What is your own relationship to opera? How did you become interested in the genre?
Kate Millet: My gateway into opera came through Gilbert and Sullivan. My grandparents were avid fans of the operettas and took me and my sister to every performance they could. Then my mother started taking lessons and got a few operatic roles and I was hooked. I performed in a few children’s choruses and started lessons myself as a teenager. Unfortunately, I walked away during my university years, started focusing on theatre and it's only in the last few years that I’ve come back to opera, again through Gilbert and Sullivan.
James Penn: I started out in the music tradition of the high Anglican Church. I discovered opera outside my family's influence, through taking private singing lessons and exploring different genres of music. It was actually a production of Carmen, starring Jose Carreras, that helped my mother to understand why opera had such a hold over my life.
I did my bachelor of music performance at VCA and a graduate diploma of opera at WAAPA. I've had an up and down relationship with opera. It's so hard to find the right teacher for your voice and learning style. I was lucky a few years ago to stumble across Christopher Bogg through the fierce recommendations of some friends and through him I've found Margaret Haggart, who has transformed how I think about my voice and it's capabilities. So, the journey has been emotional but worth it.
You have said that you are inspired by black box theatre. What is black box theatre and how can its principles translate to opera, which is usually an overtly extravagant art form?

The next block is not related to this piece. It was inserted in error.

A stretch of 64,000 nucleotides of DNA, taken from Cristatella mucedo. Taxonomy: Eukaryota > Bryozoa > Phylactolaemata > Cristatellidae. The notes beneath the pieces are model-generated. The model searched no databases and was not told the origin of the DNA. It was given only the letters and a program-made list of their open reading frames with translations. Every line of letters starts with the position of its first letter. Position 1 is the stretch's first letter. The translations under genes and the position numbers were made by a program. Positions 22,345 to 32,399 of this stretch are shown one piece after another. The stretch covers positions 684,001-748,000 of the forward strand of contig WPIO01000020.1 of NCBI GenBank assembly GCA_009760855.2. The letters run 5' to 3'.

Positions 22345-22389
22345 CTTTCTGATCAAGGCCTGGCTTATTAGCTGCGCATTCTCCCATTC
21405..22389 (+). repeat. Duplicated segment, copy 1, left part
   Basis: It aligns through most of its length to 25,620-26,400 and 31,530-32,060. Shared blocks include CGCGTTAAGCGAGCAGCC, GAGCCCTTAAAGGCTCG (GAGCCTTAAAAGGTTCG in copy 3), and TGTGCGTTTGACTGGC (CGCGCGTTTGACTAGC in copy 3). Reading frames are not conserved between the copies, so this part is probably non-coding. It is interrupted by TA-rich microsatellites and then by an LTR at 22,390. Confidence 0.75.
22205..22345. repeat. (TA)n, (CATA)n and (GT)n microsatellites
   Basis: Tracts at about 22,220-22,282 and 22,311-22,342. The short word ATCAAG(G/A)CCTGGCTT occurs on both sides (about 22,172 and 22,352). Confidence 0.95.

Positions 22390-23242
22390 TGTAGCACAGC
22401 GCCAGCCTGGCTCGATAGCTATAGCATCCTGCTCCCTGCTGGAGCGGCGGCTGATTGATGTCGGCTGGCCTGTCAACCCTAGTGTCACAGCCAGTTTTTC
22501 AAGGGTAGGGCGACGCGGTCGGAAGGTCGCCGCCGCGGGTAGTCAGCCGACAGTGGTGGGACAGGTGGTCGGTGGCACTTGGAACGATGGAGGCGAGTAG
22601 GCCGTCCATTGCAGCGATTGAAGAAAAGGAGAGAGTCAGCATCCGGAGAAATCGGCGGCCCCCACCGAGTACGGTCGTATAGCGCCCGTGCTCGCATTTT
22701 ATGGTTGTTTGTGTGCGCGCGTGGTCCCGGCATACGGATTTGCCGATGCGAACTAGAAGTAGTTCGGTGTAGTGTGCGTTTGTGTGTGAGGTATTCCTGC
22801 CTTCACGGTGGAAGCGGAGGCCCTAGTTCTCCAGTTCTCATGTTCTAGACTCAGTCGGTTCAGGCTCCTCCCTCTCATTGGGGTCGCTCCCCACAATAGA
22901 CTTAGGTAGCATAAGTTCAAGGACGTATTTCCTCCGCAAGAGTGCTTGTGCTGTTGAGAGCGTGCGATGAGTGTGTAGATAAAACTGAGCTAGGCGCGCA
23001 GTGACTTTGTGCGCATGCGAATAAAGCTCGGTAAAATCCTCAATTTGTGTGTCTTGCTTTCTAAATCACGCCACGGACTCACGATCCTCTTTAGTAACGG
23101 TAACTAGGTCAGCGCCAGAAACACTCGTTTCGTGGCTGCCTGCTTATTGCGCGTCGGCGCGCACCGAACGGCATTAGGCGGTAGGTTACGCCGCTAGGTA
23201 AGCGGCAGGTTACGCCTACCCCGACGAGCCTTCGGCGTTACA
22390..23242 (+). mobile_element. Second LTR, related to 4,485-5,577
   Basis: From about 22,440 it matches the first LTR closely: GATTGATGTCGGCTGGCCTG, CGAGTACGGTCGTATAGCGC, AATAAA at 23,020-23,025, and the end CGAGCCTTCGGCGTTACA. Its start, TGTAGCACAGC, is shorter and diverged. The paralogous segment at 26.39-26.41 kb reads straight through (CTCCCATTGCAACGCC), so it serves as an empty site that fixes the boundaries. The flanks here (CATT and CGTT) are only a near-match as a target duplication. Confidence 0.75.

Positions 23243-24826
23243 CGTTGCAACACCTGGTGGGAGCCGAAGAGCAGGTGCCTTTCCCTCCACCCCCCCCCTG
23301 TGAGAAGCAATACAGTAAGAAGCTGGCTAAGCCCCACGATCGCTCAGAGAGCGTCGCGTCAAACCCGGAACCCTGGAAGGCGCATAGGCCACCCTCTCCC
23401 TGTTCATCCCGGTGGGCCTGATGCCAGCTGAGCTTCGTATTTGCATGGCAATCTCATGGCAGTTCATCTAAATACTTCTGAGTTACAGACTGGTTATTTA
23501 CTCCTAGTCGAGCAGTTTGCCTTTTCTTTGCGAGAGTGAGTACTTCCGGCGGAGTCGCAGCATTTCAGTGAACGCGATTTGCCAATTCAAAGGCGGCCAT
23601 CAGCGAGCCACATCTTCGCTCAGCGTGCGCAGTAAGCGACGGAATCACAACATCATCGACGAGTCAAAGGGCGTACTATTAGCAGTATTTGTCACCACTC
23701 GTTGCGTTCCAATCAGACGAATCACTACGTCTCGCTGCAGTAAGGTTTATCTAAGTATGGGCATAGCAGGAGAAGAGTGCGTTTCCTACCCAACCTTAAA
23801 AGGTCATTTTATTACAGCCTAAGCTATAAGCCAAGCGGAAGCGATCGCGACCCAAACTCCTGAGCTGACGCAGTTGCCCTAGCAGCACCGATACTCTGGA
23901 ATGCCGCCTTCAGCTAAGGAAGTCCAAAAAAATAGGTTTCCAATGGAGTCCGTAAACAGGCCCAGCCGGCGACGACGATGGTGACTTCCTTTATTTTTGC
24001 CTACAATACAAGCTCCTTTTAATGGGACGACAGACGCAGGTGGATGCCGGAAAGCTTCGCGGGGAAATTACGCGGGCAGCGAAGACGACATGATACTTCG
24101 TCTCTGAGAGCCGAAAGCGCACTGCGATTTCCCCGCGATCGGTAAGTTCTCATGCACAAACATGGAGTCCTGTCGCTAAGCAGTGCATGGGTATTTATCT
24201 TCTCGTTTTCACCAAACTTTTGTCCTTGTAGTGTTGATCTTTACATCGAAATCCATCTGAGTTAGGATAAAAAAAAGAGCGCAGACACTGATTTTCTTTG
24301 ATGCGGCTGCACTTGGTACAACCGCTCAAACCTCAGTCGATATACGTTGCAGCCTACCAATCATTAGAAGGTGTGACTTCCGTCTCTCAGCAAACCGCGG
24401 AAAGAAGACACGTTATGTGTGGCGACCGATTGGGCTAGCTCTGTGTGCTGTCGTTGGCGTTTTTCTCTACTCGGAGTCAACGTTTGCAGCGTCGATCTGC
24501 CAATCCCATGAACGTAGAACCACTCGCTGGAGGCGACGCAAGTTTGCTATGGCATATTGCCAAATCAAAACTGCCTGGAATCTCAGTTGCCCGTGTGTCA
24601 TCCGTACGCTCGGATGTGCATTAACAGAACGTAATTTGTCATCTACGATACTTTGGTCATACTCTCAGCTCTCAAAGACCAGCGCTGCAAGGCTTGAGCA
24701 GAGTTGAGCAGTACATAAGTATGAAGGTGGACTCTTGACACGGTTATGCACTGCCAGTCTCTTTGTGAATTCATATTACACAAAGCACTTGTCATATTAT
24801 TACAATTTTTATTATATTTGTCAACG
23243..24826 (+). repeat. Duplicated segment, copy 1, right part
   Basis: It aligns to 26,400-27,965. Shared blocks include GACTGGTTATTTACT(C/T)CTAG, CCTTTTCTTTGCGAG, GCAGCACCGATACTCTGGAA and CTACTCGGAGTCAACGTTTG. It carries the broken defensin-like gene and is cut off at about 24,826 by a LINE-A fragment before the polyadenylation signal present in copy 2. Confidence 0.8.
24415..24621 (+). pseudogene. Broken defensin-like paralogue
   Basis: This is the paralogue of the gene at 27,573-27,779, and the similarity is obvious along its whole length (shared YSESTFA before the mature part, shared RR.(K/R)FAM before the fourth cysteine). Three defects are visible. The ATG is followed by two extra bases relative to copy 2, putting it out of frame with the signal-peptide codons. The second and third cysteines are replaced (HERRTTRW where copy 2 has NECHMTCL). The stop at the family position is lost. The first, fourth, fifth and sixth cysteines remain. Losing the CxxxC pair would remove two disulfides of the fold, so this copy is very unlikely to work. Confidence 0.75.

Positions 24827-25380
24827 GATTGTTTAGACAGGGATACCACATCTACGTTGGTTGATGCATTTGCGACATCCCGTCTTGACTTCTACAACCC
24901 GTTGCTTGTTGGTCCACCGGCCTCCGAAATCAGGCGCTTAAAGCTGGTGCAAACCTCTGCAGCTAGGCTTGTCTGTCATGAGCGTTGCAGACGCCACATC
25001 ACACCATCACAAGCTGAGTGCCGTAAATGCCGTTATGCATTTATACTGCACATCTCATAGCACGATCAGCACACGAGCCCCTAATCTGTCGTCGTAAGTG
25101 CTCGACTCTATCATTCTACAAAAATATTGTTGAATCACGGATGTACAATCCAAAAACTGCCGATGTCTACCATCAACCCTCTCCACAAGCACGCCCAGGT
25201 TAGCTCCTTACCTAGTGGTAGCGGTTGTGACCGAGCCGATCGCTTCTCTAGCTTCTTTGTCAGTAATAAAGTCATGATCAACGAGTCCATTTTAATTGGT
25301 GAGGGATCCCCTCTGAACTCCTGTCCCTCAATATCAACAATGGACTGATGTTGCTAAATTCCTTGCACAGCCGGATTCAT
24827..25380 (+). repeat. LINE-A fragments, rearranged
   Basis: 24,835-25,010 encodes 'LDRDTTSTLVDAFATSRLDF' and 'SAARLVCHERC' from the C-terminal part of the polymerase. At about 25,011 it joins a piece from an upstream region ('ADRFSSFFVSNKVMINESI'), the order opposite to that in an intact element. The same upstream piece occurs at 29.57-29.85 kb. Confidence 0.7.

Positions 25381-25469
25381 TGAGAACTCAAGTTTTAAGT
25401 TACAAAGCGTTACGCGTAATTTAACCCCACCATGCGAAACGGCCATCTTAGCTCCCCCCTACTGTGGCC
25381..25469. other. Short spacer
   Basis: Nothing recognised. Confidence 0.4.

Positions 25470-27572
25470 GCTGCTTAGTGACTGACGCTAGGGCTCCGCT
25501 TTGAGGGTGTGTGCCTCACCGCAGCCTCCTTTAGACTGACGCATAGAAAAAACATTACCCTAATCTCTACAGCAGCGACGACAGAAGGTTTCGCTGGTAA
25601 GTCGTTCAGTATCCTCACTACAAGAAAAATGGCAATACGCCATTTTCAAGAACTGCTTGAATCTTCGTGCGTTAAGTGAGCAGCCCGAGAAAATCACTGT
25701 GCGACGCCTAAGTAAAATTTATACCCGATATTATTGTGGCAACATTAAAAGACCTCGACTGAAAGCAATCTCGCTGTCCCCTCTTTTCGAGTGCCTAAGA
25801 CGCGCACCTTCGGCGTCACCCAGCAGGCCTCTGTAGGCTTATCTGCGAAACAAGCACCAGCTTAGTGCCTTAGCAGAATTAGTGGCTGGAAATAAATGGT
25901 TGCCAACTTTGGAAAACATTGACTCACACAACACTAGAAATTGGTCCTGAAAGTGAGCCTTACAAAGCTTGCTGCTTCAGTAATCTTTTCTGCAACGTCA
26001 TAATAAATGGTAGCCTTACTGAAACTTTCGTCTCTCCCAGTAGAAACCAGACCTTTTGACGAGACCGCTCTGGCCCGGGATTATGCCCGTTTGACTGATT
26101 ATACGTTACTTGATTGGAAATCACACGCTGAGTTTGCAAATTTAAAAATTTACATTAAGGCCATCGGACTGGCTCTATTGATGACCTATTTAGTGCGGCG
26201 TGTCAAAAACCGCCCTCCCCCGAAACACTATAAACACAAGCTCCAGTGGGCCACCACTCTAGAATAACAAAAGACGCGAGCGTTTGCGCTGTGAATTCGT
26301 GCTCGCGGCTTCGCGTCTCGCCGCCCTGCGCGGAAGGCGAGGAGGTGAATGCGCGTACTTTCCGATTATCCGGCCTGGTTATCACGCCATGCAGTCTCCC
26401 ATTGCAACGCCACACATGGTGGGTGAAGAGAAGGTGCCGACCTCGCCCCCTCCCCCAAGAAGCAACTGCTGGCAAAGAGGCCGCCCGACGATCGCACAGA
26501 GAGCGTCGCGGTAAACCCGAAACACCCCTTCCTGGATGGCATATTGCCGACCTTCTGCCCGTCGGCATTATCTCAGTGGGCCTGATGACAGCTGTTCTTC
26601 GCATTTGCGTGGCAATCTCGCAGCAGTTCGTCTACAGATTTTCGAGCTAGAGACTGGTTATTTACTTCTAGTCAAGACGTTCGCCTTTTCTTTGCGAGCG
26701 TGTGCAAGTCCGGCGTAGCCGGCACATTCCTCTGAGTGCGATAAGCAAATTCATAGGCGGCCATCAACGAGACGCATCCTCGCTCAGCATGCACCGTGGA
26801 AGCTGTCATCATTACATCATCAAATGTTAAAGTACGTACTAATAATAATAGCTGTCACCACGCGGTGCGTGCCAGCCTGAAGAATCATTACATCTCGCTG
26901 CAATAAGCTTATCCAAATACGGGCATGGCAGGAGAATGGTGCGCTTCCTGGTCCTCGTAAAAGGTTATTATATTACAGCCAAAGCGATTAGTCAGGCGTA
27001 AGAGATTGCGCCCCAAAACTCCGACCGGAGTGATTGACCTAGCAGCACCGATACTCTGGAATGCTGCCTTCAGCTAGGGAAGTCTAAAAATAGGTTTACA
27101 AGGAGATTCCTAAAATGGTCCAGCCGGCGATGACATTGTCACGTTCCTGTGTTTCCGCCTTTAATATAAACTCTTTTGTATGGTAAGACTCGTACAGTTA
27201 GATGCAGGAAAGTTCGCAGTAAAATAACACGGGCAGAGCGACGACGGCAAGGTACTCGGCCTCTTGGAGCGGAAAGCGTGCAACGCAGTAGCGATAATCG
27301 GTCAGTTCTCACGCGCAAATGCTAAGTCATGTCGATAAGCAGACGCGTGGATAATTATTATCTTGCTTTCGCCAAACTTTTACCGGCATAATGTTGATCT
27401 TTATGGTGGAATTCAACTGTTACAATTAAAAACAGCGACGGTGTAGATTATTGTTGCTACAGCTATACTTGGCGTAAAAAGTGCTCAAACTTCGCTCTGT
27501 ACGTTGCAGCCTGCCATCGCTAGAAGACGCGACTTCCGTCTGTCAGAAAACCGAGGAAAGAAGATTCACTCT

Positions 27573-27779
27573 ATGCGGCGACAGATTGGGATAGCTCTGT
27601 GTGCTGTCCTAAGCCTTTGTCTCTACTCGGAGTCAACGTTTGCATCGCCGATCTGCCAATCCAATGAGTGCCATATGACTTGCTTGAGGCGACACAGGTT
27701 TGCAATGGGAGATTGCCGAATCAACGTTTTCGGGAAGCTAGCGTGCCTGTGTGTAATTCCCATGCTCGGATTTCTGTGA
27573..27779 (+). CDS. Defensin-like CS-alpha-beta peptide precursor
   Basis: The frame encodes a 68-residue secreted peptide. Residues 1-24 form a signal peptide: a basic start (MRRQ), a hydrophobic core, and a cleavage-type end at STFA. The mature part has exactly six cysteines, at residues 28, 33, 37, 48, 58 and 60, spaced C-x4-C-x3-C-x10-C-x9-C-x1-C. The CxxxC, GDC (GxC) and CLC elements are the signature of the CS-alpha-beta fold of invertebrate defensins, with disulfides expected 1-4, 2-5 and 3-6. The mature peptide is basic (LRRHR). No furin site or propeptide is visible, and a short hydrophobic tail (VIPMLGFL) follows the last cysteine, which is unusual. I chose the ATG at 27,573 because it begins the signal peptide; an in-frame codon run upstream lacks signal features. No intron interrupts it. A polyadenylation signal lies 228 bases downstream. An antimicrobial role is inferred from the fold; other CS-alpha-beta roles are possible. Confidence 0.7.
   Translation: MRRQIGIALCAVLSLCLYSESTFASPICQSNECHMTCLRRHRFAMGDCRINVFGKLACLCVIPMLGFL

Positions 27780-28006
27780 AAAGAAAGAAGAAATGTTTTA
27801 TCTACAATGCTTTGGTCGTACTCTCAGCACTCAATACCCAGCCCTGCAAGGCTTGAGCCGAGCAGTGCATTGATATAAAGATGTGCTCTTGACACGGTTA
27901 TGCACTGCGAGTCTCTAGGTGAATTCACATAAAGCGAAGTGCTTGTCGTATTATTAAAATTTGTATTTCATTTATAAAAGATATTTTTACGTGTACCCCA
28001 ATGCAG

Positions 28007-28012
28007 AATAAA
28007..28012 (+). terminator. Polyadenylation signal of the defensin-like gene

KM: Black box theatre is the principle of taking a blank space, adding minimal lighting and props and just using the text and the actors to convey the meaning. I think it’s an underestimated form in opera right now. Opera can convey so much more meaning than traditional theatre through the added element of music which is designed to target our emotional core. Plus, it refocuses the production on the vocal quality and their connection with the audience.
Don’t get me wrong, I love grand operas - the spectacle, the grandeur; but I definitely think the more understated forms have a place at the table too. It especially works well for smaller companies with smaller resources. Rather than spending their limited budgets trying to replicate larger companies, the black box style gives them the opportunity to do something different and separate themselves. We live in a country with hundreds of amateur musical theatre companies, thousands of amateur dramatic societies and just a handful of amateur operatic companies. There is a gap between training and the professional arena - smaller companies with limited budgets, performing in a black box style, could fill this gap. You look overseas and there are those smaller companies trying new and different things with opera and that’s where a whole new generation of opera directors and producers are getting their start and where new interpretations get tested.
There are also added benefits of expanding the number of venues open to use. Since black box theatre doesn’t require fancy lighting grids or set requirements, these productions can be toured easily, increasing the audience who gets to experience the show. There are so many rural and regional areas who are denied opera simply because they lack the necessary infrastructure. Black box theatre only needs a room.